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The Problem with Fidelity’s Crypto Trading Platform

October 16, 2018

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Tether’s at it again

 

Tether, crypto’s oft-criticized stable coin is minting again. Apparently, on May 18, the network created $250 million of completely new Tether coins. Each time the Tether network creates or “mints” new coins, questions arise once again about whether or not they actually have the cash reserves to do so.

         

The consensus seems to be that no one is sure whether or not Tether has the bank accounts to back up its activity and it does not help that their last attempt at bringing in an outside auditor ended in no new information at all.

 

Those who tend to be skeptics related to Tether’s validity often note the rise in Bitcoin and Ethereum prices that seem to correlate with the issuing of new Tether coins. Cointelegraph reported yesterday that when the coins were issued, Bitcoin’s price increased by about $120 and Ethereum’s increased by about $10, in only an hour.

 

Another point against Tether is the known connection between it and the crypto exchange, Bitfinex. Yes, it’s true that a close relationship between a cryptocurrency and a crypto exchange is not inherently bad. In the case of Bitfinex and Tether, however, it may be said to be negative because of Bitfinex’s reaction to critics of Tether.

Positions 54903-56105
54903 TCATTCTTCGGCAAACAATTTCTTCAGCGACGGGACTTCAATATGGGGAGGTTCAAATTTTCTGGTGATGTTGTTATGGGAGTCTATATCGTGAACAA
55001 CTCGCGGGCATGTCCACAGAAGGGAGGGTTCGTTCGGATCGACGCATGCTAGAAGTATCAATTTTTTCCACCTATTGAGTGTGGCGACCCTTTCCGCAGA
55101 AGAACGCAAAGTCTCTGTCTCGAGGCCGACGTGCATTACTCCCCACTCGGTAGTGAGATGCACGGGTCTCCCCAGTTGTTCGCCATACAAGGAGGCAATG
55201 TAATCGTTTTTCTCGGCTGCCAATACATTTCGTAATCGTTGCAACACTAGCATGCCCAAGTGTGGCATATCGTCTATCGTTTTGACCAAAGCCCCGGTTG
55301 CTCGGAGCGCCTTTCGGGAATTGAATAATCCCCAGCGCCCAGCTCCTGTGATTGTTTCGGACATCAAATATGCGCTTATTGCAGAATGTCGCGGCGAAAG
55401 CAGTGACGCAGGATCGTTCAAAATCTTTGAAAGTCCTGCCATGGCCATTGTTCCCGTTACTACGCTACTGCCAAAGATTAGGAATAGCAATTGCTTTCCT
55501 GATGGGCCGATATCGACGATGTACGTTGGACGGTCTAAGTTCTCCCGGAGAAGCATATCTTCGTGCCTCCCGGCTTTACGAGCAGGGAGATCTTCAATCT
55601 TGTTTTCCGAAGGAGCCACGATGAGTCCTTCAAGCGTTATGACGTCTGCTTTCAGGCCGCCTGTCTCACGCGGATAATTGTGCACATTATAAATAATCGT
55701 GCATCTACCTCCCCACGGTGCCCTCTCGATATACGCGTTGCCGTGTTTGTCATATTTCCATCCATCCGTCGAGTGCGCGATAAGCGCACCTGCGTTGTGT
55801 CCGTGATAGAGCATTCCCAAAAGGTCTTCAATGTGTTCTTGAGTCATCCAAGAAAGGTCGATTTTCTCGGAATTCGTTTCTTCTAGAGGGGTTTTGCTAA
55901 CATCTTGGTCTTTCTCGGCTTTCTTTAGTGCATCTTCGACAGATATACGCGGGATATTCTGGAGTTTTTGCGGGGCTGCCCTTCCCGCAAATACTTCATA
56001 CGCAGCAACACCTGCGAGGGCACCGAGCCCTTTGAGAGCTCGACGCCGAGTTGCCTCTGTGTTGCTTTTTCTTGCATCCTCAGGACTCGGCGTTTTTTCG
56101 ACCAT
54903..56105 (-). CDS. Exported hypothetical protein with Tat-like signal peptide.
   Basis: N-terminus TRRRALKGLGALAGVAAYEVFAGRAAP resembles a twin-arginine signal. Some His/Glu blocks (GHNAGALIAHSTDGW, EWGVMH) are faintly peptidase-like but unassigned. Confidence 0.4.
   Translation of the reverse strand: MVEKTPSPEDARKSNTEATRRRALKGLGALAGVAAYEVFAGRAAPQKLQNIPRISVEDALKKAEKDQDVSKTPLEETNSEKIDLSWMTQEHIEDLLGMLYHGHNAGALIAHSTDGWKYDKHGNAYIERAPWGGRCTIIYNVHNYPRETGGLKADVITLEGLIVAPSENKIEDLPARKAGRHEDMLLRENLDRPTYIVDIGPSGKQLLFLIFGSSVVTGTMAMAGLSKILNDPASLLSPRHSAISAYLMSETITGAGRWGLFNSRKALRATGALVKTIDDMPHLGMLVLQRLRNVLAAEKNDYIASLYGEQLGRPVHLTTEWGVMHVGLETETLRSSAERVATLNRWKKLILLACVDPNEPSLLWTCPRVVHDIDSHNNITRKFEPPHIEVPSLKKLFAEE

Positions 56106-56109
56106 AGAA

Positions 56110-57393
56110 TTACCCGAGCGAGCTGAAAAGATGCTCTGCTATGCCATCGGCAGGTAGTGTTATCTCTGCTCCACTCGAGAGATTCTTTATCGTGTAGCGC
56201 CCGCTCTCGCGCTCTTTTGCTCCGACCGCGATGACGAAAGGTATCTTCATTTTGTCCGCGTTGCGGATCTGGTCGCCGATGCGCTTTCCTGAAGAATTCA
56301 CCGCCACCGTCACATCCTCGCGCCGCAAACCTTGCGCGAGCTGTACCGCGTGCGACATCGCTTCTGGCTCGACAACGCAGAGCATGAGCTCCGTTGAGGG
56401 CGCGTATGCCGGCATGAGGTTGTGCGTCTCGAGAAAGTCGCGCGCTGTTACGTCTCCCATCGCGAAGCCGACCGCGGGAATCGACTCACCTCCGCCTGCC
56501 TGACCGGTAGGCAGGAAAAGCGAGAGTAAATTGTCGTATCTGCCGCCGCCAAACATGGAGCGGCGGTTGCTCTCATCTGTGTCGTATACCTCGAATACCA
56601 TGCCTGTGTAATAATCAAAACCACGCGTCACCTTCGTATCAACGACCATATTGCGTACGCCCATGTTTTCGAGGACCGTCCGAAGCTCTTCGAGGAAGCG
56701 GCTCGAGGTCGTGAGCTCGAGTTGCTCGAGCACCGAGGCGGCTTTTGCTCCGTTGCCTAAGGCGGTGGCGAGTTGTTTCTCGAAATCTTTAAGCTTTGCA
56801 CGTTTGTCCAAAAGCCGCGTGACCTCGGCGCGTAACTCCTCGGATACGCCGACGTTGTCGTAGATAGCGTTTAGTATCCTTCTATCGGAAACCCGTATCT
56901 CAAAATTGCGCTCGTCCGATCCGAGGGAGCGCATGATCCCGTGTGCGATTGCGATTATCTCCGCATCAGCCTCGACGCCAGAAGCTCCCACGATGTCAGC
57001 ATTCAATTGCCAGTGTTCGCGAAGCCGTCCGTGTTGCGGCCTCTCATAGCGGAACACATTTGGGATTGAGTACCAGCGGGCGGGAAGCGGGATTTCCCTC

What seems to be consistent related to this is when Tether is criticized, Bitfinex often reacts by threatening any critics with legal action. The question of what exactly Bitfinex’s interest is in Tether, has consequently become a popular matter of discussion.

 

Some, such as a well-known blogger who goes by the name “Bitfinex’ed,” have even gone so far as to suggest that Tether might be running pump and dump scams to keep up the illusion of having the cash reserves that it needs to have.

 

The theory behind this is that any printing coincides with their cash reserves running low and needing replenishing. Bitfinex’ed explains this by painting the picture of a quick swing from Tether coins to Bitcoins to fiat, which would then be sent to whatever bank accounts Tether has.

 

Whatever the case is, the fact that Tether’s most recent auditor wanted more data and wasn’t given it, does not bode well for the possibility that their operations are legal. Making any clear judgment on what they are, however, rests on a clear internal report being released in the future. For now, suffice it to say that investing in any sort of Tether pairing carries a high risk.

 

 

 

By: BGN Editorial Staff

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